Wednesday, May 28, 2008

How to draw like a pro when you're stuck

 My daughter Caitlin is doing a project for school. She is creating characters to illustrate the "E" number she is studying in AP Calculus. She already wrote a fairy tale with witty math wordplay, "The Princess and the E." Right now she is drawing the characters. It's going to be a picture book she can show and read to her class of 30.
 "I have always loved the art of William Steig and Quentin Blake, why can't I draw like them?" she moans. "Or Dr. Seuss, he was such an original!" More sighing. "Why did I wait so long, this is due in the MORNING!"
 She's an art major at her visual/performing arts high school, so yes, she can draw.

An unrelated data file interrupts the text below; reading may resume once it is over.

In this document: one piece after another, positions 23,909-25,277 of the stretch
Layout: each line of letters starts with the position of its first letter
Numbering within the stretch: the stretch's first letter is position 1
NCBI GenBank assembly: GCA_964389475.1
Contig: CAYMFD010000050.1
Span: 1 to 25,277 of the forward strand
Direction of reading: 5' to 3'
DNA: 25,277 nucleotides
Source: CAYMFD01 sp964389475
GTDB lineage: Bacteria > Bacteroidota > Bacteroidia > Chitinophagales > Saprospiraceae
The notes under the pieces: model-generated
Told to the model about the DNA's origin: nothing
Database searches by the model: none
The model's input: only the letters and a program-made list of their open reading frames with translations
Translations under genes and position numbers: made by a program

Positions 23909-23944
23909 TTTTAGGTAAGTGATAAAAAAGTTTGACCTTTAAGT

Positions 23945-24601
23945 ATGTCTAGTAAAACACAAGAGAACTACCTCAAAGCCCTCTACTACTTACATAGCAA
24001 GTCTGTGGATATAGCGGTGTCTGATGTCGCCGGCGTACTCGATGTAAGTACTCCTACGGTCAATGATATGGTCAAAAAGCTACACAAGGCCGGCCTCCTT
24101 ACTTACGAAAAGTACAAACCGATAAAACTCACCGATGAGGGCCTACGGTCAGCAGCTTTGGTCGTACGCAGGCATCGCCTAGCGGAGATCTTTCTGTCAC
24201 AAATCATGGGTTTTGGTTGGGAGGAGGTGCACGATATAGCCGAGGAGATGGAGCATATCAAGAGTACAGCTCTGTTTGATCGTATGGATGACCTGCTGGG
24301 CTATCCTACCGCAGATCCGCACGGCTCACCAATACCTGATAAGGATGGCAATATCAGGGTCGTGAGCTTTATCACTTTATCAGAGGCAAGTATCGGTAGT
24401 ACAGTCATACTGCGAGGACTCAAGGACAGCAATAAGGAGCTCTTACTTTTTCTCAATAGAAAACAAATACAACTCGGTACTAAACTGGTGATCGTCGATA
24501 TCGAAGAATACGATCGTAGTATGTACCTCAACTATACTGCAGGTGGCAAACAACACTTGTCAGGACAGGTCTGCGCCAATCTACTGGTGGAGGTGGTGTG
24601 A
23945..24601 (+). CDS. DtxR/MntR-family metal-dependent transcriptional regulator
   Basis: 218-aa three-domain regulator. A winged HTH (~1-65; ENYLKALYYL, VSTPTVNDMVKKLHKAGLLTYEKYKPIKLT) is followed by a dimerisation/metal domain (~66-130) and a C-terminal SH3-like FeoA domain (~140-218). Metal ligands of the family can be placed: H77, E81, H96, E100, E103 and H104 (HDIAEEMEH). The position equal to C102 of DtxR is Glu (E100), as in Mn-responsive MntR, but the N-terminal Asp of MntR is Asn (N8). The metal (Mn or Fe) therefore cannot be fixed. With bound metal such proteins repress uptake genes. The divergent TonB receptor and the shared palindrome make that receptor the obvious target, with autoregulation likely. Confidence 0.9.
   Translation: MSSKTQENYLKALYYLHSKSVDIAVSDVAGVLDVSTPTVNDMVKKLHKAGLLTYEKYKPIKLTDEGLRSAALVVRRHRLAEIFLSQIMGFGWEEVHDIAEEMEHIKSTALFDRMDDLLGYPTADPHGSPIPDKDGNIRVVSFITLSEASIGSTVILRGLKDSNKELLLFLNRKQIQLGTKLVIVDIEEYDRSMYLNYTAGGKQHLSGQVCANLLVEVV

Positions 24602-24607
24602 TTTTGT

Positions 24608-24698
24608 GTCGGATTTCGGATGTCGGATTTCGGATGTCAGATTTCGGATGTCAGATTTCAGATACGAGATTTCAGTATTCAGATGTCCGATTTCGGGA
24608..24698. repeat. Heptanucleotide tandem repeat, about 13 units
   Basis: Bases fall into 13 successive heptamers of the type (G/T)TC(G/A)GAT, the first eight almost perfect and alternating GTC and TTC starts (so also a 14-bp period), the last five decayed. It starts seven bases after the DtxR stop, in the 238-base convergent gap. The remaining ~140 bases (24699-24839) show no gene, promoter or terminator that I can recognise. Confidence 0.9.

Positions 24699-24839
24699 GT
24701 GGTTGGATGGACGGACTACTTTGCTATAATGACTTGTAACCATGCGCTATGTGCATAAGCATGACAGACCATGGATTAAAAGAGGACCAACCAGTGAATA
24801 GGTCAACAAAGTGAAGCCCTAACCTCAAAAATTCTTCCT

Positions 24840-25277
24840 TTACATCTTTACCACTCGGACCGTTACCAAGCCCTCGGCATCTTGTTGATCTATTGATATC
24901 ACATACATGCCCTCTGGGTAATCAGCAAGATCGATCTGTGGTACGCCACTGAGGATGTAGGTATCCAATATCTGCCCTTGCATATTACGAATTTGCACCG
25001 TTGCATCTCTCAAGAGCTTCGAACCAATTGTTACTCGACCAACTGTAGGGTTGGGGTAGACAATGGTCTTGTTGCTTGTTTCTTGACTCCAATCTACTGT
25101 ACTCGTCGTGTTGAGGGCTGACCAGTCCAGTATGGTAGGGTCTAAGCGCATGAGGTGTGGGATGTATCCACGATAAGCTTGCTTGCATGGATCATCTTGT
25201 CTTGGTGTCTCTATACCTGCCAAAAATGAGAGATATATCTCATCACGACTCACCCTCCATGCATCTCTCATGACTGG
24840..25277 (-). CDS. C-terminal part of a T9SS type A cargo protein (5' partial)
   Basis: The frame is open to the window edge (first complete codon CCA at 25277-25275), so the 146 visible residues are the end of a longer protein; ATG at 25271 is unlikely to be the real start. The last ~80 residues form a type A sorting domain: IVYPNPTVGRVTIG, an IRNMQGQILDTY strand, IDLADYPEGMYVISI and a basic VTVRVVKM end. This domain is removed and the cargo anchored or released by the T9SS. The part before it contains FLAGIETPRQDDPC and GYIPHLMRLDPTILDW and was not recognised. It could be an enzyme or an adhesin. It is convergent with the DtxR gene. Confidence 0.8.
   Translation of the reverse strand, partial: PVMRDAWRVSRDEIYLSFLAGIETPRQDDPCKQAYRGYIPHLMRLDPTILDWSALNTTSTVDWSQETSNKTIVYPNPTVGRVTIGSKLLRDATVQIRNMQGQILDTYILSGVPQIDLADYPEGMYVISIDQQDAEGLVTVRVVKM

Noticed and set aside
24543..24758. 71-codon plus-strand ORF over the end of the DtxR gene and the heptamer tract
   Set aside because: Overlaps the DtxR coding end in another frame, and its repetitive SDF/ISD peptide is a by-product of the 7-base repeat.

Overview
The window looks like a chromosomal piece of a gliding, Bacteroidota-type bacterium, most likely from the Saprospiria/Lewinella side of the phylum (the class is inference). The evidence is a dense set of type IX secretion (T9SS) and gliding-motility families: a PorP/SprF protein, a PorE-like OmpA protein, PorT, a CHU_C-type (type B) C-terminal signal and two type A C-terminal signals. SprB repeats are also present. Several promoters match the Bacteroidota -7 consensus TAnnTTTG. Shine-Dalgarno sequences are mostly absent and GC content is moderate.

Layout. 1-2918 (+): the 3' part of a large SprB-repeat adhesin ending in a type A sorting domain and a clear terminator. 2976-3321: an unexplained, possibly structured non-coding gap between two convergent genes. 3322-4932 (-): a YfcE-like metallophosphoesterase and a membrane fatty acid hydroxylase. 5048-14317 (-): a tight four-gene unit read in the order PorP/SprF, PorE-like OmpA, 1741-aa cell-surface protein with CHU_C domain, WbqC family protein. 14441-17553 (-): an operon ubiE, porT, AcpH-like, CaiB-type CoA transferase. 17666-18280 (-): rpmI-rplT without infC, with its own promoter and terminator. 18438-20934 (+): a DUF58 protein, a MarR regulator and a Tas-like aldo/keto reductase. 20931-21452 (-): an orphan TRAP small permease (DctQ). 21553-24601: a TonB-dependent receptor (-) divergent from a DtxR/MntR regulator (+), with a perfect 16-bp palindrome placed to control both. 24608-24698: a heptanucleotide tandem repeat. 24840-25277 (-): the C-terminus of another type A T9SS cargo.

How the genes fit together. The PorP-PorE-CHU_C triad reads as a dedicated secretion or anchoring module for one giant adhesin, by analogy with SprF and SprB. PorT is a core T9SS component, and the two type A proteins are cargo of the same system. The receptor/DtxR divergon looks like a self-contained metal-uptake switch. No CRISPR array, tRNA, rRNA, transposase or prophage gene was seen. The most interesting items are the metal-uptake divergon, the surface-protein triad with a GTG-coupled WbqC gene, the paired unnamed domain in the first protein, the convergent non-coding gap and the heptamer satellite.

I tell her to grab one of our many picture books illustrated by Blake. She grabs Dahl's The Twits.
 "Copy his style as exactly as you can. Don't worry about plagiarizing, copy away, no matter what, it will turn into what you do more than what he does. Quit trying to be original, waste of time. You'll get there faster by cheating."
She is drawing reckless princes and cavorting witches.
 "They aren't interesting enough," she says squinting.
 "Give them silly hats, can't have enough hats."
I just looked over her shoulder. The drawings are fresh and fun and look nothing like Quentin Blake.
 "You can't pass these off as Blakes," I mention.
 "No, I realized it was easier to draw it my way. Thanks for getting me to see that."
 I freely share this sage advice with the rest of you.

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